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Dagyum Ji is a senior NK News correspondent based in Seoul. She previously worked for Reuters TV.
The South Korean government is planning to fund research projects into a range of potential models for unification with North Korea, documents seen by NK News showed this week, with case-studies including federation and EU-style confederation among several under consideration.
In plans for the two research projects, the South Korean Ministry of Unification (MOU) asked prospective participants in the project to examine cases of gradual unification.
Previous research on unification, it said, has concentrated on comparing Korea’s case to that of the “radical unification” of Germany in 1990, asking researchers to assume the North and South would likely take a more gradual approach.
Participants are also asked to look to the step-by-step process of unification suggested in the “Korean National Community Unification Formula” and pay attention to “implications that could be considered in the process of gradual change.”
The formula has long been the South Korean government’s formal plan for unification and is composed of three stages: reconciliation and cooperation, inter-Korean confederation, and unification.
Taking the recent changes in the situation of the peninsula into account, the unification ministry said it is necessary to study international models in preparation for the “possibility of peaceful co-existence.”
To this end, one project aims to research a wide spectrum of overseas cases of “peaceful co-existence and integration” in preparation for gradual changes on the Korean peninsula.
Since the two Koreas acknowledged a “common element in the South’s concept of a confederation and the North’s formula for a loose form of federation” in the 2000 inter-Korean joint declaration, successive South Korean governments have offer their own take on how this form of unification could take place.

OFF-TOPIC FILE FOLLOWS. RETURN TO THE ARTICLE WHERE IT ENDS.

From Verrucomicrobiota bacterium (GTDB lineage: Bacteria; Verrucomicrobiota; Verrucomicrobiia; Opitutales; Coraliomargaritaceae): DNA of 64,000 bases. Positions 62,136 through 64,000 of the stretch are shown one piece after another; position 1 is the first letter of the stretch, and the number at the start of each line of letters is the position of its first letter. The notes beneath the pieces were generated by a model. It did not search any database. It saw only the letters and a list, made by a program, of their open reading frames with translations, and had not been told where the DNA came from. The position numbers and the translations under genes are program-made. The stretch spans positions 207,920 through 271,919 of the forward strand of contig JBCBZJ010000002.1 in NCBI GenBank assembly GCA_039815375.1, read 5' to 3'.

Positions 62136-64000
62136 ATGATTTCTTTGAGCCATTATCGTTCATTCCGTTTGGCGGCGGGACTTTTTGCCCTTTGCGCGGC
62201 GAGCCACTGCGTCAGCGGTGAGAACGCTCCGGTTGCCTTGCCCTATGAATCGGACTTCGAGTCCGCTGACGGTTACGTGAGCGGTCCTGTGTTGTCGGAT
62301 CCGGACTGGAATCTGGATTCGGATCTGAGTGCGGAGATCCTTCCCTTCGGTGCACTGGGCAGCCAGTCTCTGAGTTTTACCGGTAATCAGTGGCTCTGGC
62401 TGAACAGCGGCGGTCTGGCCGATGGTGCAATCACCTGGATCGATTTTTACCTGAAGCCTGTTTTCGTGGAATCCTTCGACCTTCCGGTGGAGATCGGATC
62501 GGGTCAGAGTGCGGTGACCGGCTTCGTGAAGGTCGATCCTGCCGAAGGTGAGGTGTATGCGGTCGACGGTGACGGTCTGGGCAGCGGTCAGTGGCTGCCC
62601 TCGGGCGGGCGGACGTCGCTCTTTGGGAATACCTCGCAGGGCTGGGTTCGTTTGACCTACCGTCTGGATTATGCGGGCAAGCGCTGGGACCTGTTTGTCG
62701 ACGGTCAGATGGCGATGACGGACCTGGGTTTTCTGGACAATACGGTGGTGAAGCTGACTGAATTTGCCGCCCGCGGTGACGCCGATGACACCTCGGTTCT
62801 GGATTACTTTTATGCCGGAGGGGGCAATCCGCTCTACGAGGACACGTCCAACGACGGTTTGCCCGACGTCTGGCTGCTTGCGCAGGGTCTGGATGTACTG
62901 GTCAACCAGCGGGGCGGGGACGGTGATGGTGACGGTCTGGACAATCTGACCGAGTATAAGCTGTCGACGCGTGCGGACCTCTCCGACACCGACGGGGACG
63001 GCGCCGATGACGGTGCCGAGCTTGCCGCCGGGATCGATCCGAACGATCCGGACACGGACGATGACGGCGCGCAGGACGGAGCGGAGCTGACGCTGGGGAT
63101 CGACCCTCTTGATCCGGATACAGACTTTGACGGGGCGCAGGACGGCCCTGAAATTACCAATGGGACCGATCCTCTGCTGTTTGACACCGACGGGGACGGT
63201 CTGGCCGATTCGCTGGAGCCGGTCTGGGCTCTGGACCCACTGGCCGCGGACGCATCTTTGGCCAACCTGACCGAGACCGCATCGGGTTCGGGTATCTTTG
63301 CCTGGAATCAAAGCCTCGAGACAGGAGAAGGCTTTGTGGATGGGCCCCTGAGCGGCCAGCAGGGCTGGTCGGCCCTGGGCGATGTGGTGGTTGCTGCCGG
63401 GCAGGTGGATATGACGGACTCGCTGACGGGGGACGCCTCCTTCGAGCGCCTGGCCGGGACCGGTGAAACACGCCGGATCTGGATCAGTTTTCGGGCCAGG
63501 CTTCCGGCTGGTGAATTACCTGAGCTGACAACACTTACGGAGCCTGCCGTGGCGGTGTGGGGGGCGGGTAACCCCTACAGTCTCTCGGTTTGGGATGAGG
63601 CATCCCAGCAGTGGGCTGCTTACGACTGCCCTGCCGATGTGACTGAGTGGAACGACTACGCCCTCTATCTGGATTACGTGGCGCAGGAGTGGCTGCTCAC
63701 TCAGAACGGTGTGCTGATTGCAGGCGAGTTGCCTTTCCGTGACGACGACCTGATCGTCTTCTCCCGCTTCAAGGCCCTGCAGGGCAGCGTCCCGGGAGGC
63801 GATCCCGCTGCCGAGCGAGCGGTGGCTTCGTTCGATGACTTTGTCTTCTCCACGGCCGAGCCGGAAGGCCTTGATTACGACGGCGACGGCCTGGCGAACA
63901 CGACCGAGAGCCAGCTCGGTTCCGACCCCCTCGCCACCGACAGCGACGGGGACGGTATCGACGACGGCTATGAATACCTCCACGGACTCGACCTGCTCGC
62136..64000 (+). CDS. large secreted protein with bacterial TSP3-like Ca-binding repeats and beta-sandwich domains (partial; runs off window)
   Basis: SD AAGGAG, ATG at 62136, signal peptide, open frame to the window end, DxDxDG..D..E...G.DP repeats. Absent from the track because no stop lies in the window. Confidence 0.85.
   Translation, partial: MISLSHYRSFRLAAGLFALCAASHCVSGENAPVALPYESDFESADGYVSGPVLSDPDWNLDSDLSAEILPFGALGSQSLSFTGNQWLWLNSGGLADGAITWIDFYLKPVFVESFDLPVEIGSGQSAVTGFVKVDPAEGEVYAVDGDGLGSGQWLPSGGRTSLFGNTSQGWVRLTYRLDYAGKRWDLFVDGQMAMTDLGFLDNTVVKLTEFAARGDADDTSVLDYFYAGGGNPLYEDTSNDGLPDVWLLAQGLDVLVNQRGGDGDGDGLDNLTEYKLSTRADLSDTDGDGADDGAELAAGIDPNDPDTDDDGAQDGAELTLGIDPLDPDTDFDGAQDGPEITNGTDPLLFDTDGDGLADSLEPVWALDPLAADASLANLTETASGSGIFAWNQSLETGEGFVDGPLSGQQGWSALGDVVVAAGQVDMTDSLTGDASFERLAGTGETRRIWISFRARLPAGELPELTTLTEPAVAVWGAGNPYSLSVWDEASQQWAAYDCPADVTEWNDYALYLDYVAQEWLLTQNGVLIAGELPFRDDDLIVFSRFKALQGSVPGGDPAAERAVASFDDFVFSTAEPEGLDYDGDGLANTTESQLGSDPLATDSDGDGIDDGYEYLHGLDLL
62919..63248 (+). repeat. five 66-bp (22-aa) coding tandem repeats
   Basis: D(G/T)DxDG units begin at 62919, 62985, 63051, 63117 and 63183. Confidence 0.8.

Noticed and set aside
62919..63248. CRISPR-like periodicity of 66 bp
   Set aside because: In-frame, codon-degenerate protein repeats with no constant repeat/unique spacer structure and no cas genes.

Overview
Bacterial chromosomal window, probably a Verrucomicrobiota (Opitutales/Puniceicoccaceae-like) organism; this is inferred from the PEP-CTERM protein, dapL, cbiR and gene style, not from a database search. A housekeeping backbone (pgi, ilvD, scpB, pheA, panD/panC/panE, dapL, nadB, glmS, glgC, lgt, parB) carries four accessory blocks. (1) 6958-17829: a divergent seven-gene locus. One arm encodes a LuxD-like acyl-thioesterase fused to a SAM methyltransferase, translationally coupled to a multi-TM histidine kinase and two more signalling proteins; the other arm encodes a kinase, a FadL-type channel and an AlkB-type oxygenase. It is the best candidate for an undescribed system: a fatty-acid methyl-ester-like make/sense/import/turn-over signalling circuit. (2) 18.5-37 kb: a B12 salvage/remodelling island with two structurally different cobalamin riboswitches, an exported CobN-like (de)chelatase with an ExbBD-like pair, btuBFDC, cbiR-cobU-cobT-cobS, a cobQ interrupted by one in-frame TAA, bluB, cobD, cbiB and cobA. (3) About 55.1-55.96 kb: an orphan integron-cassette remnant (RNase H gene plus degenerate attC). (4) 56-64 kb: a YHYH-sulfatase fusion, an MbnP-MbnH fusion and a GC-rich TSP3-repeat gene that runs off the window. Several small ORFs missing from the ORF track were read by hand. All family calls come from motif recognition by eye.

This week’s proposal sees researchers asked to “concretely suggest problems expected to come up in the process of integrating and unifying the Korean peninsula” based on the implications of each overseas case.
The background, purpose, and process of each integration, as well as its institutional arrangements and operating conditions, should be listed in detail, along with issues which arose in the process of integration and solutions to those issues.
An assessment on the effectiveness of integration from the perspective of the parties concerned and neighboring countries should be also suggested and comprehensively systematized using graphs and other tools.
Each case should be classified according to format, it asks, including “confederation, federation, and special cases.”
Other categories suggested by the ROK MOU also contain cases in which plans have failed or succeeded, as well as whether the integration in ongoing, transitional, or complete.
The South Korean government will provide KRW90 million ($79,000) to the project, which is set to be completed by October 31 this year.
Another MOU-backed project will see researchers carry out “in-depth research on cases of integration” focusing on the institutional arrangements of the European Union in preparation for the unification of the peninsula.
Based on an analysis and assessment of the EU case, researchers are asked “predict internal and external strife and problems that may arise in the process of integration and unification of South and North Korea.”
As an outcome of the research, plans for “handling” potential issues must also be suggested.
The ROK MOU also said researchers should presume that the step-by-step unification process proposed in the Korean National Community Unification Formula will take place.
The EU, it says, is the “most successful case of confederation that has formed and deepened the alliance in a wide range of fields including politics, economy, and society in a multi-stage and gradual process” since its beginnings as the European Coal and Steel Community (ECSC).
Researchers are required to “differentiate” their study from previous ones by focusing on issues like institutional arrangements and operation methods, as well as “internal and external conflicts in the process of establishing and managing confederation and ways to handle the issues.”’
Seoul reiterated the necessity of “examining in detail the problems, conflicts, and settlement processes that emerged in the process of operating EU institutions” and supporting these facts with empirical data.
Problems, considerations, and solutions that could happen in the process of integrating and unifying the two Koreas must also be provided.
The unification ministry asks potential collaborators to conduct “in-depth research” on the EU’s Poland and Hungary Assistance for the Restructuring of the Economy (PHARE) program, saying that example holds “a lot of implications” for the two Koreas.
A total of KRW149 million ($131,000) will be allocated to the project, which is scheduled to be completed by the end of November.
Edited by Oliver Hotham
Featured Image: Pyeongyang Press Corps